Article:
One of the niftier things that Cory Doctorow does in Down & Out in the Magic Kingdom is to show a basically sympathetic character making a series of bad decisions for reasons that I, as a reader, could understand why he was taking those actions but I wished he wouldn’t and hoped he would figure out a way to sort himself out before he lost everything we both cared about. Doctorow has garnered a lot of praise as a novelist of ideas — the edition I have features a blurb from Bruce Sterling saying, “He sparkles! He fizzes! He does backflips and breaks the future!” — but it’s Doctorow’s skill with people, even transhuman people, that makes the ideas work.
The character I wished would make better choices is Jules, Doctorow’s first-person narrator and readers’ window into a semi-distant future in which humanity has conquered death and overcome material scarcity. Bodies are ephemeral and extremely modifiable, consciousness and memories are backed up regularly and rapidly so that about the worst that can happen to a member of the Bitchun Society is the loss of a fairly short span of memories covering the gap between their most recent backup and whatever caused the current body’s untimely demise. People have also colonized near-earth space, and perhaps more distant parts of the solar system but that’s not Jules’ focus.
He has already lived in space for a while, and at present he chooses to live in Disney World, a cultural landmark that has been running for well over a century at the story’s opening. A little more than a generation ago, the park was liberated from corporate control by ad-hocracies, passionate groups of fans who are willing to devote their post-scarcity lives to maintaining and improving the park experience for guests and earning Whuffie, the reputation-based currency analogue that simultaneously tracks social standing and opens the door to non-material luxuries of the future.
Doctorow shows an optimistic view of what people would choose to do if all of their material needs were met: build, learn, improve, create. Here is how Jules introduces himself, “I lived long enough to see the cure for death; to see the rise of the Bitchun Society; to learn ten languages; to compose three symphonies; to realize my boyhood dream of taking up residence in Disney World; to see the death of the workplace and of work.” (p. 7) He does not ignore how many people would spend their eternal youths getting naked and boinking — much of Jules’ time in space involved doing precisely that — but Doctorow tells a story of people who want to learn things, want to make things, and want to improve the world around them.
People being people, they have different ideas about what is best in life, or indeed what is best for the Hall of Presidents and the Haunted Mansion. Jules has joined an ad hoc that is dedicated to keeping Disney World going as a collection of analog attractions in an increasingly digital world. The group, now into its second generation running parts of the Park, lovingly maintains the antique animatronics. People still flock from around the world for the Disney experience. Jules lends his experience in crowd optimization and has settled into a dependable role within the ad-hoc. He is also in love and living with Lil, a second-generation castmember who is much younger and has a special affinity for the Park’s animatronic figures.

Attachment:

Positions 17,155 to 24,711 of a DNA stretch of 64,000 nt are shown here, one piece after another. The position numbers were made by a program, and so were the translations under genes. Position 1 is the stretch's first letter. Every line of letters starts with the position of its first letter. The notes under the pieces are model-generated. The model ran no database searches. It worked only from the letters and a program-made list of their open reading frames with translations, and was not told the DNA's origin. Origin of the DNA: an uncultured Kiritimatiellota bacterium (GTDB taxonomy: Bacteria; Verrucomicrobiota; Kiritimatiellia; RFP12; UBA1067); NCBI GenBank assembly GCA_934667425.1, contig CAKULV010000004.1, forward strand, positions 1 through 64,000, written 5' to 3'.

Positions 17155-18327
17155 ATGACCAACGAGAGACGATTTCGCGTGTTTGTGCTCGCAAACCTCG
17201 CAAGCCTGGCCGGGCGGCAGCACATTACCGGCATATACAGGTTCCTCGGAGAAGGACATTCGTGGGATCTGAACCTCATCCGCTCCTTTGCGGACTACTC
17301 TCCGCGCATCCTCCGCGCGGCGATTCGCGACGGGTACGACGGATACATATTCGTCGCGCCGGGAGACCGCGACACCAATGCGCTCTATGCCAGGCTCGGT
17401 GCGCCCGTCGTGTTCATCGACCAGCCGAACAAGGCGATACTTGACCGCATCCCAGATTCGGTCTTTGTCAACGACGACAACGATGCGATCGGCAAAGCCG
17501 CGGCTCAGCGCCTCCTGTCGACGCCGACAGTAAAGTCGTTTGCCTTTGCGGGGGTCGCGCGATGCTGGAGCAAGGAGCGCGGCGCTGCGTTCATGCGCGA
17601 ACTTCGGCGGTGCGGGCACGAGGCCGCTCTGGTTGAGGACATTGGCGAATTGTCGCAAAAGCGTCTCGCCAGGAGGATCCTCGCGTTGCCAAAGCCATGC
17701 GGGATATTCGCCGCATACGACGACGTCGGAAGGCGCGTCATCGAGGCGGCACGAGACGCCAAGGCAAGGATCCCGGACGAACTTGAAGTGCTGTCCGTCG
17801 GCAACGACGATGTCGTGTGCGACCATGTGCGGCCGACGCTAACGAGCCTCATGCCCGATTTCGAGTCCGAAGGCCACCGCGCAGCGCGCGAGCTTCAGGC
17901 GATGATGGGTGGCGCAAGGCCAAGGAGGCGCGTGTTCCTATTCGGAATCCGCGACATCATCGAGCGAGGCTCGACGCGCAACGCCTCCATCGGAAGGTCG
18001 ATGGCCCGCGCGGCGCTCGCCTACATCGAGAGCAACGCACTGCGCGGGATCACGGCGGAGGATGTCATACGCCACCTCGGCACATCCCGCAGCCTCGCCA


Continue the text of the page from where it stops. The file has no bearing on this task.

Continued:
And then one day a new group showed up with a mandate: update the attractions. The anarchy that Doctorow posits in the Park (and presumably elsewhere) means that there will be no higher authority adjudicating whether the upstarts succeed. It will all stand or fall on the consent of the castmembers and the guests, as registered in visitor numbers and Whuffie scores. The new group, fresh from success and harrowing stories at a Park in Beijing, wants to digitize the whole experience, which will significantly increase the number of people passing through the attractions and, thanks to new technology, allow them to receive historical experiences directly to their internal augments. Jules and his crew argue that the digital experience can be had anywhere, that taking the analog and locational out of Disney World renders the whole thing moot.
Not everyone in the Bitchun Society is as cool and laid-back as the Californian origins of the word would imply. Somebody shoots Jules dead, and although initially he’s just lost a little time since his last backup and a little more time to recover in a new body, it’s enough to unsettle the ad-hoc equilibrium within the Park. To make matters worse, even all of the Park’s technology is unable to identify the shooter. Jules thinks it’s someone from the new group, but he can’t prove anything.
It’s about this time that Jules start making destructive choices. Some of them seem understandable at the time; others are things that his friends try to warn him away from but his stubbornness won’t let him turn back. Which is how Jules winds up down and out in the Magic Kingdom. I could see Jules going down the wrong track, but I did not lose patience with or sympathy for him. That’s no mean feat for an author, especially a first-time novelist as Doctorow was at the time.
The story wraps up in just under 200 pages, and although the ending is a bit forced, I enjoyed the brisk pace and quick resolution. There are plenty of ideas in the book, ideas about post-scarcity life, about practical anarchism, about ties between bodies and identity, about the start of a partly post-human future. But all of the ideas come alive through the people Doctorow portrays, and even if they are mostly drawn from a very optimistic take on human nature, they are a fun crew to spend time with, and I was glad that things (largely) worked out in the end.